Published on June 19th, 2013 | by Danny Roberts0
A New Age of Entrepreneurship
It is almost impossible to do anything spectacular completely on your own. Unless you’re an incredibly talented (and lucky) artist, writer or entrepreneur, your best shot of having any sort of effect on the world will be from within an organization.
Many people, myself included, cringe at the thought of it. These big organizations appear so stifling, so constraining, so dull and structured. But we all see changes we’d like to make and these institutions—and the people within them—are in a good position to make them.
That’s where this courageous new kind of person comes in—the intrapreneur, or as they are sometimes called, corporate social entrepreneurs.
It’s a risky venture, much like being an entrepreneur. You put your ass on the line, so to speak, and failure isn’t just possible, it’s likely.
But we’re looking at the rise of a new generation at the moment, and with it a new set of values. The next batch of workers and leaders has cut their teeth amidst financial, political and economic uncertainty. And our unprecedented access to information has revealed the ugly side of what happens in boardrooms, CEO offices and the halls of power.
Take Wal-Mart for example. It’s the classic crap company. They crush small business with their superior purchasing power, buy off politicians, prevent their workers from unionizing, pay their workers such dismal wages that they are forced to depend on government social programs, do business with anyone including companies with terrible environmental records and seem to have no regard for anything but the fact that they make nearly $25,000 per second.
Only one of two things can change the way Wal-Mart operates: 1) Consumers catch-on and boycott the company until they change their ways or 2) Somebody with a moral backbone and balls of steel within the company convinces Wal-Mart execs that there’s a better way to do business.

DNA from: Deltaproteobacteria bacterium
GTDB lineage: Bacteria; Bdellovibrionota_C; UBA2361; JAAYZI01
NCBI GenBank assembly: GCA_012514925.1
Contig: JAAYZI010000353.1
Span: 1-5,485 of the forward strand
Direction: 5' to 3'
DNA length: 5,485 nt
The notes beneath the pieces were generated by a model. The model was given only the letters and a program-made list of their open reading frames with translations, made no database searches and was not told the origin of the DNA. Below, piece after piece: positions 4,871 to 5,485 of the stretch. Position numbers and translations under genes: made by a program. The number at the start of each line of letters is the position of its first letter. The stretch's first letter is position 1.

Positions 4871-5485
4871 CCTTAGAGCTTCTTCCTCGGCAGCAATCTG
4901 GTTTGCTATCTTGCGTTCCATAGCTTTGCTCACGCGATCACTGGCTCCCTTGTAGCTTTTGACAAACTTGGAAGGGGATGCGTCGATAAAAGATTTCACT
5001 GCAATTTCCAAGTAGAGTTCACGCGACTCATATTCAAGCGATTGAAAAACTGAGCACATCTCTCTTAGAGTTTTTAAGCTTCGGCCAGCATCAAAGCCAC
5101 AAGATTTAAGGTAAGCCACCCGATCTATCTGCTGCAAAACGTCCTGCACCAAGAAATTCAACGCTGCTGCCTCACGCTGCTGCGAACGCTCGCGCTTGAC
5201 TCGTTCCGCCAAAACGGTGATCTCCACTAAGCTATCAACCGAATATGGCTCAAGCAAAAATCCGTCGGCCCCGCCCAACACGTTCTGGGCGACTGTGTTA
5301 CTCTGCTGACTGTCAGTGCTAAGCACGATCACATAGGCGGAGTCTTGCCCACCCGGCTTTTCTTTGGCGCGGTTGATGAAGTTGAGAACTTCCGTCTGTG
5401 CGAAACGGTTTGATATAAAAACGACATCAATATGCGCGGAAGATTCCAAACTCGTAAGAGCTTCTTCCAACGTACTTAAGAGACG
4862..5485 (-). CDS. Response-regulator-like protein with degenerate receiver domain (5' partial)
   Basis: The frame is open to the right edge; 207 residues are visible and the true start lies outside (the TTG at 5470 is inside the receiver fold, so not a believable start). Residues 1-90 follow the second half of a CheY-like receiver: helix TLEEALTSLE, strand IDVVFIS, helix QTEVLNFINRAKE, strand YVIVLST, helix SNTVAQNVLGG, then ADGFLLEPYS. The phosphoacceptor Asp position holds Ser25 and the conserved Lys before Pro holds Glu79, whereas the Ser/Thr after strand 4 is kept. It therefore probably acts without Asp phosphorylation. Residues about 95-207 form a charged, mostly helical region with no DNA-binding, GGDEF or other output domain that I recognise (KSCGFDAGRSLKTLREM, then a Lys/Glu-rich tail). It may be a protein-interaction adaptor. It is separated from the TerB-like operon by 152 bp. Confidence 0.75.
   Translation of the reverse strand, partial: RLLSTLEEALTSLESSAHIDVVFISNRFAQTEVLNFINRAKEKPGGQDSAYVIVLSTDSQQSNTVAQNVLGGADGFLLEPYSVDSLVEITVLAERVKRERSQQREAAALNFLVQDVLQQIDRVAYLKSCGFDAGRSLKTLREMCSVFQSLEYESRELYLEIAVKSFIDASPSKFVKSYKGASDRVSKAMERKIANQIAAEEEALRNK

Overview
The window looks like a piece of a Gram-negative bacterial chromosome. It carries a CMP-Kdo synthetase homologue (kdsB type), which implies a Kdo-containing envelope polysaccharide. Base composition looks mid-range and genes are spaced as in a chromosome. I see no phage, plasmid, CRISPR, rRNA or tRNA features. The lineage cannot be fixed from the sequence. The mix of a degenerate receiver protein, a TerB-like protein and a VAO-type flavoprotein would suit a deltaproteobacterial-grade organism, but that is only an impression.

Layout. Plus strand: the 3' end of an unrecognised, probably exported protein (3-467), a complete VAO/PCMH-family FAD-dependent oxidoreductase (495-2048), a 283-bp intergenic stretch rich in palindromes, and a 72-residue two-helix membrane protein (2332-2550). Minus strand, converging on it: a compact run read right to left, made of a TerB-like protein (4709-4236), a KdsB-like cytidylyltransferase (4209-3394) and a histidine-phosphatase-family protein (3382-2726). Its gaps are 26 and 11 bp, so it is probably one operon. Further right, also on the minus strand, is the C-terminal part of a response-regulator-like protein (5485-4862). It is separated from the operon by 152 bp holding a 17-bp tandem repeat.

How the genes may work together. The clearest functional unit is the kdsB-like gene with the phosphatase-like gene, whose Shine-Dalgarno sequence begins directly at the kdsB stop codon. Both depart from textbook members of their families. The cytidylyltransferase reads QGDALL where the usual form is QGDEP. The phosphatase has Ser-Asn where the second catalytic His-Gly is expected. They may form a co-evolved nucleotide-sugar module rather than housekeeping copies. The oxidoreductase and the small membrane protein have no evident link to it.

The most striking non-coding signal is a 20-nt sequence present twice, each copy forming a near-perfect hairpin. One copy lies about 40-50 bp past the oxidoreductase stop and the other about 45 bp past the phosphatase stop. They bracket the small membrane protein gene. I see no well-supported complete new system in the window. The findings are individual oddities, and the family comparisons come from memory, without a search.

It takes a certain kind of person possessing vision, creativity and the courage to stand up for their values in the face of skeptical, battle-hardened execs and managers. But it can be done. And for any of you out there interested in taking up this task, there are a few helpful tips to consider:
- Keep your ideas away from the higher-ups for as long as possible, at least until you have something pretty convincing to show them and sell your idea.
- Don’t ask for company funds for as long as possible. The more you can do on your own, the more impressed your superiors will be when your idea starts working out.
- Have a master plan before looking for approval.
- Act like a boss.
And don’t worry, it’s worked for other people before.
Intrapreneurs have already changed the landscape of business in companies like Nestle, Citibank and Google. In fact, Google execs have been so impressed by the efforts and results of their intrapreneurs (which include such now-commonplace applications as AdSense and Gmail) that they allow employees to spend up to 20% of their work time working on whatever innovative, creative projects they desire.
It all goes hand-in-hand with the notion of “high road capitalism,” the theory of which is that you can treat your employees well, not destroy the environment, provide quality products or services to your customers and still make money. And it seems to me that the theme running through modern-day entrepreneurs and intrapreneurs is a shared sense of these business values. If we as a generation stick to these, then companies like Wal-Mart won’t have any choice but to stagnate and flail or keep up with the times. And if they don’t think it’s worth it, we’ll be happy to provide some competition—which brings me to start-ups.
If you’re working in a start-up, you’re either an entrepreneur or reporting directly to an entrepreneur. Times are tough, stress runs high and money runs low. But think of the possibilities available to mold a new company into viable, high road competition for the seemingly entrenched business and social institutions currently shaping our societies today. You’ve got ideas, you’re creative and you’re an innovator. You have a chance to lay it all out, take a risk and potentially see some awesome results for your efforts. And for those in a position to allow or not allow your team to innovate, remember why you hired them in the first place and give it a shot.